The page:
Religion Roundtable: What do you say to those who say they pray and pray but never get any answer?
Sep 21, 2013 | 2553 views |  0 comments | 19 19 recommendations | email to a friend | print
What are you praying for?

We’ve all heard the most common response: Sometimes the answer is “no.” That’s the snappy answer, but there’s more to it than that. I’m worried about what we pray for, how we pray, what we think we’re up to in prayer.

Remember the “Prayer of Jabez” fad a few years back? An author took one verse (1 Chron 4:10) and spun it into a modern take on the prosperity gospel. That is, if you pray hard enough and you believe hard enough, you will be rewarded in material ways. It’s easy to consider God as a giant ATM — put in a prayer, pull out what you’ve asked for.

Of course, that’s not the nature of God. We live in relationship with God, and to live in relationship means to be in conversation. They asked Jesus how to pray, and he gave an outline that we remember as The Lord’s Prayer. In it we praise God, seek God’s will, and ask for no more than what we need to make it through this life — “our daily bread.” By praying like this every day, we stay in conversation with God and think more about God’s will than our own needs.

Jesus said, “I am with you always, to the end of the age.” God’s presence is the answer to every prayer. No matter our worries, we are not alone.

Michael Rich, St. Luke’s Episcopal Church, Jacksonville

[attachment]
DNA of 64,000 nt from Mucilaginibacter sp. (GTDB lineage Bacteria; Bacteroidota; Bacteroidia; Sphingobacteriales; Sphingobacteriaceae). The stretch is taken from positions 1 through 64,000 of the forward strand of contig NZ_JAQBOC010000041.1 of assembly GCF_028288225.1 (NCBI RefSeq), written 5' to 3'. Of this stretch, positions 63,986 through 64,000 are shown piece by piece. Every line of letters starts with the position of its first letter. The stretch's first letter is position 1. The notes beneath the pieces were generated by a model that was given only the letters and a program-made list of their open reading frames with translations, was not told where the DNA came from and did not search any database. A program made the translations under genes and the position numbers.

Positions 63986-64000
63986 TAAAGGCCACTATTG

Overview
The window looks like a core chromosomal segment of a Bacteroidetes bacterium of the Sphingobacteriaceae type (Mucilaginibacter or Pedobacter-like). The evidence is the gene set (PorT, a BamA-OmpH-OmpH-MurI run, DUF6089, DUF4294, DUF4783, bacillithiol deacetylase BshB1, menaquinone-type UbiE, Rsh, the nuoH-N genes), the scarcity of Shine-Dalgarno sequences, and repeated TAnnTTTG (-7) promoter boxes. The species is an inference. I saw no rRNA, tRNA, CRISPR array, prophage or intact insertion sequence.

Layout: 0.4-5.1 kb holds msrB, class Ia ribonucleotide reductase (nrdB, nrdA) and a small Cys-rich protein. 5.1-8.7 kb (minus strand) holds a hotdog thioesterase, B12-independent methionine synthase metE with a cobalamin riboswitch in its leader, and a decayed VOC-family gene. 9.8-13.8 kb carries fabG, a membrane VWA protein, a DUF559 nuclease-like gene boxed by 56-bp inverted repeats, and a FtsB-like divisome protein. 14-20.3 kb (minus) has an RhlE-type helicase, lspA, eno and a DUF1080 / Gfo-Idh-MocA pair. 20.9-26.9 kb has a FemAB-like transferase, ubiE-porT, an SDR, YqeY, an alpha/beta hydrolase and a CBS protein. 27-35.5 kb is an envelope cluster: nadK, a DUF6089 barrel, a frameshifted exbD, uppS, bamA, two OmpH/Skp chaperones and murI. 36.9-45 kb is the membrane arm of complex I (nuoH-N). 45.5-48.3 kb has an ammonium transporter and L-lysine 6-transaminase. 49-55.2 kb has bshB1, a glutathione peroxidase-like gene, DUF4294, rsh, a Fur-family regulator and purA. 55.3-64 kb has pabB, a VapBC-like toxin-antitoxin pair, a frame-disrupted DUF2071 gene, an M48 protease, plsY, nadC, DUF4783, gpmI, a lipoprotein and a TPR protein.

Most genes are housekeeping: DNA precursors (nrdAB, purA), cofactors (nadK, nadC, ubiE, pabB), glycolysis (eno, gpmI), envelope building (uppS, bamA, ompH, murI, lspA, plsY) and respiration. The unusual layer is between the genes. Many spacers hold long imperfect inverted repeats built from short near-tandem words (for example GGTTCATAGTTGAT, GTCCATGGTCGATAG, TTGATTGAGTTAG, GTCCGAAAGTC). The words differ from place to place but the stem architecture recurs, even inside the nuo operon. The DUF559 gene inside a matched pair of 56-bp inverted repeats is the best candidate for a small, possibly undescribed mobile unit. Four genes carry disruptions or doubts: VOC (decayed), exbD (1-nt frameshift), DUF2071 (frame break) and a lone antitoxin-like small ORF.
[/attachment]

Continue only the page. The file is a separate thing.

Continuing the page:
Maybe we need to be in tune

Prayer is the human privilege of speaking to the Divine. Generally, it cannot be hurried but happens in the context of silence and solitude.

Prayer includes listening to God, which must also be practiced because, in short: 1) God is not human but spirit, and listening to a spirit is a bit different than listening to another human. 2) God is not the only one speaking — often we hear our own thoughts, thoughts of others or the voices of other celestial beings.

My mother used to say, “You have to stand in the way of a blessing.” I recently heard an illustration that explains what my mother was saying: A radio station is constantly sending out a signal that will allow you to hear its programming. The signal is all around you, while you sleep or play, it is constantly being broadcast, yet you don’t receive it.

Like the radio station, I wonder if God is constantly speaking — his response is all around us, but we never hear him. To hear the radio program, you must adjust your radio’s frequency to that at which the station is broadcasting. I wonder if that could be in part the solution for us — adjusting our minds and hearts to the frequency at which God is speaking.

E. Steven Richardson, 17th Street Missionary Baptist Church, Anniston
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